Other than perhaps Baltimore’s Dylan Bundy, there’s maybe no pitching prospect in the minors more highly touted than Arizona’s Trevor Bauer, the third pick in last year’s draft. After being pulled from his Triple-A start following only 50 pitches on Sunday, Bauer is reportedly on his way to the bigs to start for Arizona against the Braves on Thursday, kicking off what is sure to be years of me confusing him with Diamondback rotation mate Trevor Cahill.
Bauer comes up to replace the recently disabled Joe Saunders in an Arizona rotation which is suddenly in need of help. Cahill’s been fine, and Wade Miley has been a shocking success story, but Daniel Hudson has been injured & ineffective while Ian Kennedy has been unable to recreate his magical 2011. That’s after Josh Collmenter flamed out early in the season, and with Saunders on the shelf, there’s great opportunity here for Bauer to take advantage of.
If he performs anything like he has in the minors, he’s going to take that chance and run with it. Bauer reached Triple-A in his first full season this year, getting moved up from Double-A Mobile after just eight starts in which he whiffed 60 in 48.1 innings. In eight more starts for Triple-A Reno, he struck out 56 more in 44.2 innings; the combined total of 116 not only leads the minors, it makes him the only minor leaguer to even reach triple digits (through Monday). Despite all the strikeouts, Bauer’s combined K/BB rate on the season is only a good-but-not-great 2.42, thanks to a mediocre 4.6 BB/9 rate across the two levels.
The combination of working deep into counts to get strikeouts and a high walk rate has one very obvious downside, and that’s that Bauer may have difficulty working deep into games. As a young starter, the Diamondbacks are likely to have him on a pitch count early in his career, and so it’s not hard to see scenarios where he’s leaving after 5 1/3 innings and 104 pitches. (And, one would hope, seven or eight strikeouts.) That’s not necessarily a problem for the Diamondbacks, who have a decent enough bullpen, but leaving games that early is likely to cost him a few wins in games which get decided in the later innings, a potential source of frustration for fantasy owners.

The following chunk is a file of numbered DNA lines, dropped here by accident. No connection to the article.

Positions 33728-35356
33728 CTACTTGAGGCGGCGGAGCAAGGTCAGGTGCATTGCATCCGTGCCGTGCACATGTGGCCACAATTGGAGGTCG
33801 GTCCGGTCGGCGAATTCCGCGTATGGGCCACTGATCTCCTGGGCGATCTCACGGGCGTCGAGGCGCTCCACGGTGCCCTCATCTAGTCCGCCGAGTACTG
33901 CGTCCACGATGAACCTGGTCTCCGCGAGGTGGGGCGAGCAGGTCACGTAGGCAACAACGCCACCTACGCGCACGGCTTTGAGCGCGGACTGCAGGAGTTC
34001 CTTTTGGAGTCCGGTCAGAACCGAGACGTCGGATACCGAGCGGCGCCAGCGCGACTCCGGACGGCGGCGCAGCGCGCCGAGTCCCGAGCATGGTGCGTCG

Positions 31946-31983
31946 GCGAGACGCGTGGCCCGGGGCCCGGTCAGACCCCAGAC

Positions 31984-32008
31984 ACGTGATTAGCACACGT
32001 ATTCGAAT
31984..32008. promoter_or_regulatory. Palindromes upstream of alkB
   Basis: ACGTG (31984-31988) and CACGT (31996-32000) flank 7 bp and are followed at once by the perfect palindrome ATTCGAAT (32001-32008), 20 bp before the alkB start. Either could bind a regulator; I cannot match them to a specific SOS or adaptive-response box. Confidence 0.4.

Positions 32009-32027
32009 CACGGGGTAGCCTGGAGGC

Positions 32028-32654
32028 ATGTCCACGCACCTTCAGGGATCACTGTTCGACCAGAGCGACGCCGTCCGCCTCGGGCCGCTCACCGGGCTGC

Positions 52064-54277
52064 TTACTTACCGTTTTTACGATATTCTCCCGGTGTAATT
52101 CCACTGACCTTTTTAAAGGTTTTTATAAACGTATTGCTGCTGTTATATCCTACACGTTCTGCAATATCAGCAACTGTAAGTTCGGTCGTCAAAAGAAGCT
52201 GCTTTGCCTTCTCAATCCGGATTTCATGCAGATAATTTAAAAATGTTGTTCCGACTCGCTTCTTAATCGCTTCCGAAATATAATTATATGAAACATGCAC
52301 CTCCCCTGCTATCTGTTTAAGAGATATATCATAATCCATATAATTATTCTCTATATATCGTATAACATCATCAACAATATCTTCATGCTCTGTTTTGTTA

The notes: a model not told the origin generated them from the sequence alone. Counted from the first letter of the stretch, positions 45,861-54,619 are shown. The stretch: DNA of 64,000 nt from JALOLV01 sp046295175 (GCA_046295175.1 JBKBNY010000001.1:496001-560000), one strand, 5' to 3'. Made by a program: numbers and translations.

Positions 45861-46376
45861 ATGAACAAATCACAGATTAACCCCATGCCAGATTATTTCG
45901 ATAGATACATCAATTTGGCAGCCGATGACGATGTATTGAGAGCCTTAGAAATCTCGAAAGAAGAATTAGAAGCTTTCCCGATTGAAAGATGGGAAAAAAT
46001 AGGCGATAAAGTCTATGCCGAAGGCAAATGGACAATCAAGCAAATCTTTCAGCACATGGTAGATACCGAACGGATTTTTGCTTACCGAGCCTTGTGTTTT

Back in early May, Mike Newman provided a scouting report of Bauer, noting that he had four pitches which could all be “plus”, but also pointing out that there’s still some inconsistency to work through:
In game action, Bauer played catch to the tune of a 92-95 MPH fastball. Late in the outing, a possible moment of frustration after being touched up a bit saw his velocity spike to 97-98 MPH. Having read Ben Duronio’s piece discussing Bauer’s recent Twitter conversation about the stigma of working up in the zone, seeing Bauer practice what he preached did not make me more likely to take his side in the argument. In fact, a contact in attendance went as far as to say, “Bauer will have outings where he looks like a young Kerry Wood and strikes out 15, but he’ll also be chased in the second on occasion as well. He just kind of throws the fastball up there. It also makes me wonder how he’ll fare a second time through the league”.
For fantasy purposes, he’s an obvious and immediate must-add in keeper leagues, if he’s even still available. In redraft leagues, he’s worth the spot as well; despite the control issues and potential pitch count limitations, his pure strikeout stuff makes him a valuable commodity. Don’t expect a Strasburg-like debut, because that kind of polished pitcher comes along once in along in a generation. But as long as he can keep his control issues within a reasonable level, the hit you may take to your WHIP is worth the bump in strikeouts. The still-undetermined return of Saunders won’t be enough to bump him from the rotation as long as he’s performing, so bid with confidence.